Johnny Carson is being sued for $5 million by a Long Island dentist who wrote the TV star an irate letter last year complaining about remarks about dentists that the comedian had made on his show. Carson read Dr. Michael Mendelson's letter on the air in April 1986, after which he cut loose with a flood of dentist jokes, including, "The only thing that smells worse than a dentist's breath is riding in a car pool with six wet grizzly bears." A Carson lawyer said he would seek to have the suit dismissed in New York Supreme Court in Manhattan, adding, "We don't accept that there's been even slight harm."

Lee Greenwood, 44, the Country Music Association's male singer of the year in 1983 and 1985, filed for divorce Tuesday from his fourth wife, Melanie, in Nashville, citing cruel treatment. The couple, married in 1981, have no children.


Gregory Harrison, who played Gonzo on TV's Trapper John, M.D., checked out of the Betty Ford Center in Rancho Mirage, Calif., yesterday after undergoing treatment for an undisclosed chemical dependence. "If Gregory wants to say more about it now that's he's home, it's up to him," said his manager. Harrison, 37, entered the facility about four weeks ago.


Spain's King Carlos and Queen Sofia will visit the United States for eight days beginning Sept. 27, when they'll dine at the White House with President and Nancy Reagan. The Foreign Ministry in Madrid yesterday announced that the trip would fulfill a longtime desire of the king's to visit the Hispanic people of California, Texas and New Mexico.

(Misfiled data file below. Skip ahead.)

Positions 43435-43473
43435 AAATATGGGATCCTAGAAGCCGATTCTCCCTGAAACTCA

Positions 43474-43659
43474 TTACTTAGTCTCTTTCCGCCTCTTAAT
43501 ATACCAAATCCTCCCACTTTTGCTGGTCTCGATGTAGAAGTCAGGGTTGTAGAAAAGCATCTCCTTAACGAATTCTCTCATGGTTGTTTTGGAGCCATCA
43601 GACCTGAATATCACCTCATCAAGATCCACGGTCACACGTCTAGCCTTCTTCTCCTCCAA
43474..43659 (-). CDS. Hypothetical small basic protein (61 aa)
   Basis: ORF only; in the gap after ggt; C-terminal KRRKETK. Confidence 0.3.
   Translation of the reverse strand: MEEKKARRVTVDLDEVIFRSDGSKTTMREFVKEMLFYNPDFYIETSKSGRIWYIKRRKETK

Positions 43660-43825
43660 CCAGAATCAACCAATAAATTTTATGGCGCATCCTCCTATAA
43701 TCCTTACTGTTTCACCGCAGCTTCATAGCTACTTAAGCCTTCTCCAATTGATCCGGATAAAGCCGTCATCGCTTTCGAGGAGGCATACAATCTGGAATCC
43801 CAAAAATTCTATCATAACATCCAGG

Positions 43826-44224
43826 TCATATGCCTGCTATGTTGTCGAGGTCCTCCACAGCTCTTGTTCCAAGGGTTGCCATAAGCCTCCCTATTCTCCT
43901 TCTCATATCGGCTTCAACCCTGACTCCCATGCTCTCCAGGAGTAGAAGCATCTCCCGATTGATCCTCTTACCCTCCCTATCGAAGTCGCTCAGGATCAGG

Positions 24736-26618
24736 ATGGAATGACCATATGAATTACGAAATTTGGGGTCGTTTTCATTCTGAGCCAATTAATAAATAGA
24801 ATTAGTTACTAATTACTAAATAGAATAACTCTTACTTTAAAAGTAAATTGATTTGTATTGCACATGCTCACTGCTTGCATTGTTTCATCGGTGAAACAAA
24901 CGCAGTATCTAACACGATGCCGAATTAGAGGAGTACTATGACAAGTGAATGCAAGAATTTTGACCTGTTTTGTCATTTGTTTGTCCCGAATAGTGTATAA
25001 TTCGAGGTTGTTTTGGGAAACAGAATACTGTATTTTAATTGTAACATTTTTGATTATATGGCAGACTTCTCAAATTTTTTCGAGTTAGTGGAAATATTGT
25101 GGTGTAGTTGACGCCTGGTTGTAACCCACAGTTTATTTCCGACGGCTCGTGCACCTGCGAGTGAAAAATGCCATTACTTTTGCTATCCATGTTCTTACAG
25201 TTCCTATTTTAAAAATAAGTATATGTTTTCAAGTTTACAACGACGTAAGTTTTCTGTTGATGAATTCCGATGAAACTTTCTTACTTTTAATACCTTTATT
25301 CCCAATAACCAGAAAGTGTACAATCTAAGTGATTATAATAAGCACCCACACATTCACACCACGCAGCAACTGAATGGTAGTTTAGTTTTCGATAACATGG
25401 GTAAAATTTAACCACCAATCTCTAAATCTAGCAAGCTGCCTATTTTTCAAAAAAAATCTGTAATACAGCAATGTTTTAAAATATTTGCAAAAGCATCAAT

The Netherlands' Queen Beatrix performed her first official duty yesterday since contracting a mild form of meningitis while vacationing in France early last month. The monarch received two new ambassadors at her palace in The Hague.


A problem came up with the Mass that Pope John Paul II was scheduled to celebrate Sept. 14 at Arizona State University's stadium in Tempe. See, the school's nickname is the Sun Devils, and there are cute little painted devils with pitchforks all over the 75,000-seat facility. But no problem - they'll all be covered with nice banners well before the Mass. Also, church officials are referring to the venue as ASU Stadium instead of by its commonly used name, Sun Devil Stadium.

In other papal-visit news, former California Gov. Jerry Brown will be a color commentator for coverage of the Pope's San Francisco visit on KGO-TV. Brown, 49, once studied to be a Jesuit priest. In L.A., actor Joseph Campanella and singers Sandi Patti, Deniece Williams and Placido Domingo will participate in a pre-Mass concert Sept. 15, and Ricardo Montalban and Ann Jillian will host a pre-Mass function the next day. "We are the people who live our faith day in and day out," said Jillian.

And forget what you read here Tuesday about the Pope and Nancy Reagan dropping plans to answer questions from pupils at L.A.'s Immaculate Conception Catholic School, for fear of embarrassing inquiries. The first lady's press secretary, Elaine Crispin, called yesterday to say that Newsweek's account was wrong and that the two had never wavered from their plan to submit to the kids' queries.